The stormy weather was a perfect metaphor for what has been brewing in the commercial real estate market during the last 12 months or more, and the news headlines of late bear this out:
Beyond the headlines, the underlying data is particularly grim in the office sector. It has been reported that values have already fallen 30% from pre-COVID-19 levels and are expected to fall a total of 34% before beginning to recover in 2024/2025. Vacancy rates were at 17.8% at the end of the first quarter of 2023 (the highest in 30 years) and are expected to peak at 19.3% in the third quarter of 2024, with downtown markets having the largest share of the hardest-hit buildings, and office utilization in the top 10 cities at roughly 50%. Of the approximately $4.4 trillion of commercial real estate debt currently outstanding, about $836 billion (19%) is secured by office properties and approximately $140 billion is coming due in 2023. The COVID-19 pandemic broke the historic relationship between job growth and increasing office absorption and the present state of the office market makes underwriting an office loan very difficult.
So, with commercial property values falling, vacancy and interest rates rising, office utilization rates remaining far below their pre-COVID-19 levels, and a wall of loan maturity dates looming, what should an office borrower do (or not do)? Well, like most things in life, it depends.
If you are a borrower that owns office property, the first principle should be to do no harm. Do not do anything that can make the situation worse. It is like the old saying: if you find yourself in a hole, then stop digging. But, to ensure that you do not make the situation worse, borrowers need to ensure that they understand what their existing loan documents say, including key definitions and borrower’s ongoing affirmative and negative covenants.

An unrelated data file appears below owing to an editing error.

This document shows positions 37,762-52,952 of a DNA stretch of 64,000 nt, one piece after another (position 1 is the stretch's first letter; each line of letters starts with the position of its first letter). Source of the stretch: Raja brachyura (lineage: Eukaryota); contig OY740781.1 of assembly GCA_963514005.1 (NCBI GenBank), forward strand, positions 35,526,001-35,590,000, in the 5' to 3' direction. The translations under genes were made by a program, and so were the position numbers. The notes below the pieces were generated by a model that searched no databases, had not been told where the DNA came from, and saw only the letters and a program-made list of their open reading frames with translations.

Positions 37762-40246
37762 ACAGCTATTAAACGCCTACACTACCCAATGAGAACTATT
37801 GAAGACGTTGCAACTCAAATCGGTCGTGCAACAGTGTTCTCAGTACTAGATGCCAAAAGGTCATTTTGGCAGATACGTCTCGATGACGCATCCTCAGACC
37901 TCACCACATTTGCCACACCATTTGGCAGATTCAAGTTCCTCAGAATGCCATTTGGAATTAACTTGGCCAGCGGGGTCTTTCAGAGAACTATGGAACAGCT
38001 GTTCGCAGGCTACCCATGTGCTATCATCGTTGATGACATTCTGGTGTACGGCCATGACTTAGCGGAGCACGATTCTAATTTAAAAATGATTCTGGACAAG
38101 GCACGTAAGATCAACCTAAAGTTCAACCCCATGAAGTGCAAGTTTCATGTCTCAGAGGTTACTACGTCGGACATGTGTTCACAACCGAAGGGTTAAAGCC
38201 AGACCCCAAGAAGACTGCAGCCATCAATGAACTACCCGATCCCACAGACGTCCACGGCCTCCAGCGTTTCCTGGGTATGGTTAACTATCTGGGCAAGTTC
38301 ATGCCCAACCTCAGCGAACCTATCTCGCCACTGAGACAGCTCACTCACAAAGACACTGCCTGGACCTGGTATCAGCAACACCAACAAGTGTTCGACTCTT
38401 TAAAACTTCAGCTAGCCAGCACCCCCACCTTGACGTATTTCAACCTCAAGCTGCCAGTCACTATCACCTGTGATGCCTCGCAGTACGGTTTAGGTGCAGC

Sometimes, borrowers ask whether it is better to ask for forgiveness than to ask for lender consent. For example, a borrower may need to sign a lease amendment to retain a key tenant, but under the loan documents, the lease amendment requires the lender’s consent. Our answer is generally always the same: borrowers should not do anything that requires the lender’s consent under the loan documents without obtaining the lender’s consent because such conduct may trigger a default, default interest, a cash sweep and other unfortunate consequences under the loan documents. But if the loan documents contain a recipe for obtaining “deemed lender consent,” then by all means, borrowers should take advantage of it—just make sure to follow the recipe.
Further, if cash management is triggered, a borrower should not refuse to comply with instituting cash management as such conduct generally will trigger a default, fees may start to accrue and there may be recourse carve-out exposure under the recourse carve-out guaranty. Even if a borrower thinks that the lender’s determination that a cash management trigger has occurred is incorrect, it is prudent to cooperate in instituting cash management and have a simultaneous conversation with the lender about the calculations or events giving rise to the cash management trigger.
What if net operating income is not sufficient to pay debt service? Then the borrower should contact the lender/servicer and explain whether this is projected to be a temporary shortfall or one that is anticipated to be prolonged and detail the borrower’s plan to resolve the shortfall. Communication and continuing to turn over the net cash flow are key to maintaining credibility with the lender/servicer.
One thing is for sure; the current commercial real estate environment will present both challenges for some and opportunities for others. Assembling a team that understands those challenges and opportunities and is adept at navigating the complex landscape of today’s rapidly evolving market is the key to a successful outcome. Please reach out to us to schedule a consultation to see how we can be part of your solution.